"At some point, in today’s game, you’ve got to use your power play when teams are coming hard after you. I give Kelowna credit. They came hard early, got a lead and then it was our power play that got us back going. But there was definitely no intention to run the score up."

Kamloops, which outshout Kelowna 43-25, registered four power-play goals on eight attempts — Orrin Centazzo at 12:32 of the first period, Zane Franklin at 18:08 of the second period, Josh Pillar at 18:37 of the second period and Logan Stankoven at 18:14 of the third period.

Pillar scored at even strength at 17:02 of the first period.

Jonas Peterek gave Kelowna a 1-0 lead at 7:02 of the opening frame. Alex Swetlikoff lit the lamp for the Rockets at 15:34 of the second period to cut the Kamloops lead to 3-2.

Kelowna was 0-for-3 on the power play.

Garand allowed two goals on 24 shots in 57 minutes and 46 seconds of work.

Kamloops backup Rayce Ramsay entered the game in relief of pugilist Garand at 17:46 of the third period and stopped the only shot that came his way.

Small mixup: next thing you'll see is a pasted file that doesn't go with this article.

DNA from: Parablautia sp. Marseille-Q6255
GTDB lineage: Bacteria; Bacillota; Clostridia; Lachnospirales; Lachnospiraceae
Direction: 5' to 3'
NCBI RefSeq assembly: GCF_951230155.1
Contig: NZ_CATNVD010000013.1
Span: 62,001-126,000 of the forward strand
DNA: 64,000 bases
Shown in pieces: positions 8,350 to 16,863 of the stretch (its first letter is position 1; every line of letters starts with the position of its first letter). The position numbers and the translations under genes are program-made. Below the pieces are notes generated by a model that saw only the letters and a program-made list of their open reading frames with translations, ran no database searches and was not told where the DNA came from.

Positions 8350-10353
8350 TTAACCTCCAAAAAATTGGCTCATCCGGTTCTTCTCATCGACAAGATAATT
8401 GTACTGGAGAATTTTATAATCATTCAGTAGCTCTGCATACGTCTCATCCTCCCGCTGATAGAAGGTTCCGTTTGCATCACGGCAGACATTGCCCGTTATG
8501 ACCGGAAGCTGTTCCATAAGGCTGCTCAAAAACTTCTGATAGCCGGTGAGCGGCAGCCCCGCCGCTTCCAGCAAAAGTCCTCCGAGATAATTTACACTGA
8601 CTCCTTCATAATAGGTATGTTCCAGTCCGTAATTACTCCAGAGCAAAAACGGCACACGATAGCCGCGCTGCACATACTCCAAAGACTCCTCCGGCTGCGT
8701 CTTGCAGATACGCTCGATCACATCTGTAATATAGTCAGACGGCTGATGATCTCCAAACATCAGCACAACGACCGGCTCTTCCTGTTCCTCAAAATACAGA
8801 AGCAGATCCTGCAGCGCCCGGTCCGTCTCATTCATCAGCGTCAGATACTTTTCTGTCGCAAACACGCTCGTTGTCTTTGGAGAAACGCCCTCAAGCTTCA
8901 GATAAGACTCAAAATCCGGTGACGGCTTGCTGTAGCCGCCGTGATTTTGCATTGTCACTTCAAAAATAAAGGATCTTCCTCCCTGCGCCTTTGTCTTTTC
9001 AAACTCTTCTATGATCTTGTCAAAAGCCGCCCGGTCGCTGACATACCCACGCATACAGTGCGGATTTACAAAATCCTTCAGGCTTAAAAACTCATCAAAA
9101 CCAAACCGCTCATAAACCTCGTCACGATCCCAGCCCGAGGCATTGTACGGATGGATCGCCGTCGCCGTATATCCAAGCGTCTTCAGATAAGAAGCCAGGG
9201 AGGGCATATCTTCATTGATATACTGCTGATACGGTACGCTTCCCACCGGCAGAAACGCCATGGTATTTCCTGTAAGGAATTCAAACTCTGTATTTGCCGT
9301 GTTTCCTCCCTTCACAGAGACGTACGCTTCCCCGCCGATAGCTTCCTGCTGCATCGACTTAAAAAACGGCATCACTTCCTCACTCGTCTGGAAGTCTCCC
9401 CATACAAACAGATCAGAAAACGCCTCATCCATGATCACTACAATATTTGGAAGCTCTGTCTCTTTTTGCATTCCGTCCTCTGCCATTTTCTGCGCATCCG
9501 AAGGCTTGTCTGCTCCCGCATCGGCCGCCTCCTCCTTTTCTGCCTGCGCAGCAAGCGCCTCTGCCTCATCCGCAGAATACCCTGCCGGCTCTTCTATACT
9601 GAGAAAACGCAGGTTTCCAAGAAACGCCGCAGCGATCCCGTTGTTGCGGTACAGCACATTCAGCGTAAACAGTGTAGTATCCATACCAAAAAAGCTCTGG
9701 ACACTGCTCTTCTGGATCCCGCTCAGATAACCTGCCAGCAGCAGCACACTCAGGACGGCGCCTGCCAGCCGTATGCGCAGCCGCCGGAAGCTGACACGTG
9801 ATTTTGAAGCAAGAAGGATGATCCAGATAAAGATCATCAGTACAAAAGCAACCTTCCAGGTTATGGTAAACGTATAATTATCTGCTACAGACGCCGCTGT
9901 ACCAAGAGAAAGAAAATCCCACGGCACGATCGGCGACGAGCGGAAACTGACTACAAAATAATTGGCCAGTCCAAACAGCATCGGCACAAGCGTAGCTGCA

Cole Schwebius started between the pipes for Kelowna, but allowed six goals on 27 shots and was pulled following the second period.

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Basran entered the game to start the third, but was replaced by Schwebius after the tilt with Garand.

The Rockets and Blazers are scheduled to play two more regular-season games — in Kamloops on March 13 and in Kelowna on March 14.

Kamloops is in action next on Tuesday against hometown Spokane (22-13-4-1).

Blazers' 20-year-old forward Ryan Hughes, who has been recovering from a lower-body injury, may return to the lineup on Tuesday.

Everett (26-10-2-1) will play host to Kelowna on Friday.

B.C. Division standings: Kamloops (26-11-2-1, 55 points), Victoria (23-13-3-0, 49 points), Kelowna (21-17-1-2, 45 points), Vancouver (17-18-2-2, 38 points) and Prince George (11-22-3-4, 29 points).

© Kamloops This Week